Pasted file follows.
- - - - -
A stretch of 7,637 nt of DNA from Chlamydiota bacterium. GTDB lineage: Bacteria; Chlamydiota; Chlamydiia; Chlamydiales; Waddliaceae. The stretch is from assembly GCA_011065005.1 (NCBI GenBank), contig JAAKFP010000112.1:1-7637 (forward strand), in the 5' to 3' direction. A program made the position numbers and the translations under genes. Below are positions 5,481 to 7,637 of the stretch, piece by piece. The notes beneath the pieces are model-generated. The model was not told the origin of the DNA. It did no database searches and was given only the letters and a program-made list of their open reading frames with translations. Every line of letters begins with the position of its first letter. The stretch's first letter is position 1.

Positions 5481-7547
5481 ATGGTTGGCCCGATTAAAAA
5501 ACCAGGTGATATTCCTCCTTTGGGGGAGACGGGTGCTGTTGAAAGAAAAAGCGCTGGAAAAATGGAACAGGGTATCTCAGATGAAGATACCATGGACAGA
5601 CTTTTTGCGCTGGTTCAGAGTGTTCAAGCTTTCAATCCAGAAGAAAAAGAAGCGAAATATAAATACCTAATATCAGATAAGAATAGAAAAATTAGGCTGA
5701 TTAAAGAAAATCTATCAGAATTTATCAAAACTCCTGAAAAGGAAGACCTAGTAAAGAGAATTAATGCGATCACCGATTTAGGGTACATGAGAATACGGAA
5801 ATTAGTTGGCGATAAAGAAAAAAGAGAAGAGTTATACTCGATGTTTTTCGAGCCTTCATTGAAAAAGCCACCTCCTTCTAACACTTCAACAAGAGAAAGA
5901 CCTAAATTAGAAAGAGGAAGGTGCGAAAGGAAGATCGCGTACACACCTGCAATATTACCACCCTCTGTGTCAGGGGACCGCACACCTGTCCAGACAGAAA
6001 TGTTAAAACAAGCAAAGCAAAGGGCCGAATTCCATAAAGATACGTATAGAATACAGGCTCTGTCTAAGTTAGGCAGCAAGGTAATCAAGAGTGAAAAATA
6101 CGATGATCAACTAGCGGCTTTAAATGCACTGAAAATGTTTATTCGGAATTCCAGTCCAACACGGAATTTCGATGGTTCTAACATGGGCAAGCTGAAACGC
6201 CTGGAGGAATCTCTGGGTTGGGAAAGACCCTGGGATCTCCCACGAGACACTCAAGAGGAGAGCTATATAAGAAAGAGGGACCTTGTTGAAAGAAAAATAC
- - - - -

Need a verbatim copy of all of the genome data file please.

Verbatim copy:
A stretch of 7,637 nt of DNA from Chlamydiota bacterium. GTDB lineage: Bacteria; Chlamydiota; Chlamydiia; Chlamydiales; Waddliaceae. The stretch is from assembly GCA_011065005.1 (NCBI GenBank), contig JAAKFP010000112.1:1-7637 (forward strand), in the 5' to 3' direction. A program made the position numbers and the translations under genes. Below are positions 5,481 to 7,637 of the stretch, piece by piece. The notes beneath the pieces are model-generated. The model was not told the origin of the DNA. It did no database searches and was given only the letters and a program-made list of their open reading frames with translations. Every line of letters begins with the position of its first letter. The stretch's first letter is position 1.

Positions 5481-7547
5481 ATGGTTGGCCCGATTAAAAA
5501 ACCAGGTGATATTCCTCCTTTGGGGGAGACGGGTGCTGTTGAAAGAAAAAGCGCTGGAAAAATGGAACAGGGTATCTCAGATGAAGATACCATGGACAGA
5601 CTTTTTGCGCTGGTTCAGAGTGTTCAAGCTTTCAATCCAGAAGAAAAAGAAGCGAAATATAAATACCTAATATCAGATAAGAATAGAAAAATTAGGCTGA
5701 TTAAAGAAAATCTATCAGAATTTATCAAAACTCCTGAAAAGGAAGACCTAGTAAAGAGAATTAATGCGATCACCGATTTAGGGTACATGAGAATACGGAA
5801 ATTAGTTGGCGATAAAGAAAAAAGAGAAGAGTTATACTCGATGTTTTTCGAGCCTTCATTGAAAAAGCCACCTCCTTCTAACACTTCAACAAGAGAAAGA
5901 CCTAAATTAGAAAGAGGAAGGTGCGAAAGGAAGATCGCGTACACACCTGCAATATTACCACCCTCTGTGTCAGGGGACCGCACACCTGTCCAGACAGAAA
6001 TGTTAAAACAAGCAAAGCAAAGGGCCGAATTCCATAAAGATACGTATAGAATACAGGCTCTGTCTAAGTTAGGCAGCAAGGTAATCAAGAGTGAAAAATA
6101 CGATGATCAACTAGCGGCTTTAAATGCACTGAAAATGTTTATTCGGAATTCCAGTCCAACACGGAATTTCGATGGTTCTAACATGGGCAAGCTGAAACGC
6201 CTGGAGGAATCTCTGGGTTGGGAAAGACCCTGGGATCTCCCACGAGACACTCAAGAGGAGAGCTATATAAGAAAGAGGGACCTTGTTGAAAGAAAAATAC